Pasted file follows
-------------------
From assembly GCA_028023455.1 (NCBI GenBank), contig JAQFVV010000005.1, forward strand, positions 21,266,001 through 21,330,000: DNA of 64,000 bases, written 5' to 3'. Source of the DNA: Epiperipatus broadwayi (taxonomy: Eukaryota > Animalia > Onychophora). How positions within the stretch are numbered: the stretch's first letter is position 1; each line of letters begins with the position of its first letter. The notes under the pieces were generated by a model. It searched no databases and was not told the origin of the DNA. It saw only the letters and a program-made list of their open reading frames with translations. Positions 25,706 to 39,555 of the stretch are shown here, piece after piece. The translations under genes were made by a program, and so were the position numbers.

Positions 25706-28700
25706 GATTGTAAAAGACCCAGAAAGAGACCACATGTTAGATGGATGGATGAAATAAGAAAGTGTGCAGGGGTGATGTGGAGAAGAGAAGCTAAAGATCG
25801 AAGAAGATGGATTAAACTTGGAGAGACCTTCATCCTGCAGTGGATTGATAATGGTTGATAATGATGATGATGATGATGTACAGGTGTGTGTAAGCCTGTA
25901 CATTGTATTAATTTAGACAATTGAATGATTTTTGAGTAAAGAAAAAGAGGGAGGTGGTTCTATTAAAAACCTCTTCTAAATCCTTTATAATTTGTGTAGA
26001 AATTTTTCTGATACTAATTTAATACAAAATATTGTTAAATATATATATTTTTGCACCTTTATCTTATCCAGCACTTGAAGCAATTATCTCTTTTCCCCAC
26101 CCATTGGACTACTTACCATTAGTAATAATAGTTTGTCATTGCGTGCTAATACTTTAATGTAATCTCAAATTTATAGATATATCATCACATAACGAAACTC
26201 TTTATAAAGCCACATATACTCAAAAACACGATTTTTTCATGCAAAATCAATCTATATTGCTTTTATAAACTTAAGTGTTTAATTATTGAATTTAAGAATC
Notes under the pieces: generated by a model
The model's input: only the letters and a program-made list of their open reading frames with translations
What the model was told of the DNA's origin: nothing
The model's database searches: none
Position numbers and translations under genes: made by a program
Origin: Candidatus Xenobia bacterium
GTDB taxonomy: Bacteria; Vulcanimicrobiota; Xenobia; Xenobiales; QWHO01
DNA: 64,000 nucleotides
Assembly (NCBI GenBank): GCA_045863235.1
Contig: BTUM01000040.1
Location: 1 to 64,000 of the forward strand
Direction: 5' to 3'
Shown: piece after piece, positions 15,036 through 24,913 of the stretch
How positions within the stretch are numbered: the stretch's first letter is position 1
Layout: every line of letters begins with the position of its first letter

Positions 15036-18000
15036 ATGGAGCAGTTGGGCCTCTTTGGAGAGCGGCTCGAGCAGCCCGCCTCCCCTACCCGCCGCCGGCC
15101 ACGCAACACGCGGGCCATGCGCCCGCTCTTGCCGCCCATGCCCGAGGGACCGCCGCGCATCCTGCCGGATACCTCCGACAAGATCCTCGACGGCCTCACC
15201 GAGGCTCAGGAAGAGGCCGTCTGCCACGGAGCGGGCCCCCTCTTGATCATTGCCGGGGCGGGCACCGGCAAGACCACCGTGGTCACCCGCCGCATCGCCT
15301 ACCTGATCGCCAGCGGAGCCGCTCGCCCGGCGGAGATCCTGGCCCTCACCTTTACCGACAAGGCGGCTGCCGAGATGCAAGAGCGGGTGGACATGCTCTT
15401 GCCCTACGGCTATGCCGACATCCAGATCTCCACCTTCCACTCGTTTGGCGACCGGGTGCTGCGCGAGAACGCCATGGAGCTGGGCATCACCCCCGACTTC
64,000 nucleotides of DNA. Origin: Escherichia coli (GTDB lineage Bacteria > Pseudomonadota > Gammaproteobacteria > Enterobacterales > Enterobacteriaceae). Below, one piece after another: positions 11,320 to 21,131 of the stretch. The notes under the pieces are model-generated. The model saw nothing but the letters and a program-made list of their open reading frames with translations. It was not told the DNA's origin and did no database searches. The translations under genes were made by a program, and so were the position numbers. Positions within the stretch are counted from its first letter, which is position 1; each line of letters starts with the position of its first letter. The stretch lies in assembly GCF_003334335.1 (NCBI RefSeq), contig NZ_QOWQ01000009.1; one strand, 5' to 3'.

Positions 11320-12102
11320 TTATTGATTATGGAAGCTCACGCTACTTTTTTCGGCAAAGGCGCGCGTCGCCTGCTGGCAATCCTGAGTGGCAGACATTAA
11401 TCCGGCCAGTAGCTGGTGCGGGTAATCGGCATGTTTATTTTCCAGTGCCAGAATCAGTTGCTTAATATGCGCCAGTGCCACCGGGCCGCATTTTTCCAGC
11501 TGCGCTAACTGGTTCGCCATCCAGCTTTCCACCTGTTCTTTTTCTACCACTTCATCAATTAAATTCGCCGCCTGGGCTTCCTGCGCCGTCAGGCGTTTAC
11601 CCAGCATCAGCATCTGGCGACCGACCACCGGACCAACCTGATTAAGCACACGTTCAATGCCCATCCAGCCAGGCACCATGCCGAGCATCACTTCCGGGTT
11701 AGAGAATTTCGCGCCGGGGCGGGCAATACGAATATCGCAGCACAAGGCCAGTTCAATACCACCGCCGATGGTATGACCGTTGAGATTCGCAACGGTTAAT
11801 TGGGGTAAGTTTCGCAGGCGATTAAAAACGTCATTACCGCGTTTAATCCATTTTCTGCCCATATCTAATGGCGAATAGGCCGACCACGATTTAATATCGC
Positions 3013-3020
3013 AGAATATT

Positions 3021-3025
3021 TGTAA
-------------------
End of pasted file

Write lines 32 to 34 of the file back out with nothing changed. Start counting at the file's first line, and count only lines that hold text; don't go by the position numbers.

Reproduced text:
11320 TTATTGATTATGGAAGCTCACGCTACTTTTTTCGGCAAAGGCGCGCGTCGCCTGCTGGCAATCCTGAGTGGCAGACATTAA
11401 TCCGGCCAGTAGCTGGTGCGGGTAATCGGCATGTTTATTTTCCAGTGCCAGAATCAGTTGCTTAATATGCGCCAGTGCCACCGGGCCGCATTTTTCCAGC
11501 TGCGCTAACTGGTTCGCCATCCAGCTTTCCACCTGTTCTTTTTCTACCACTTCATCAATTAAATTCGCCGCCTGGGCTTCCTGCGCCGTCAGGCGTTTAC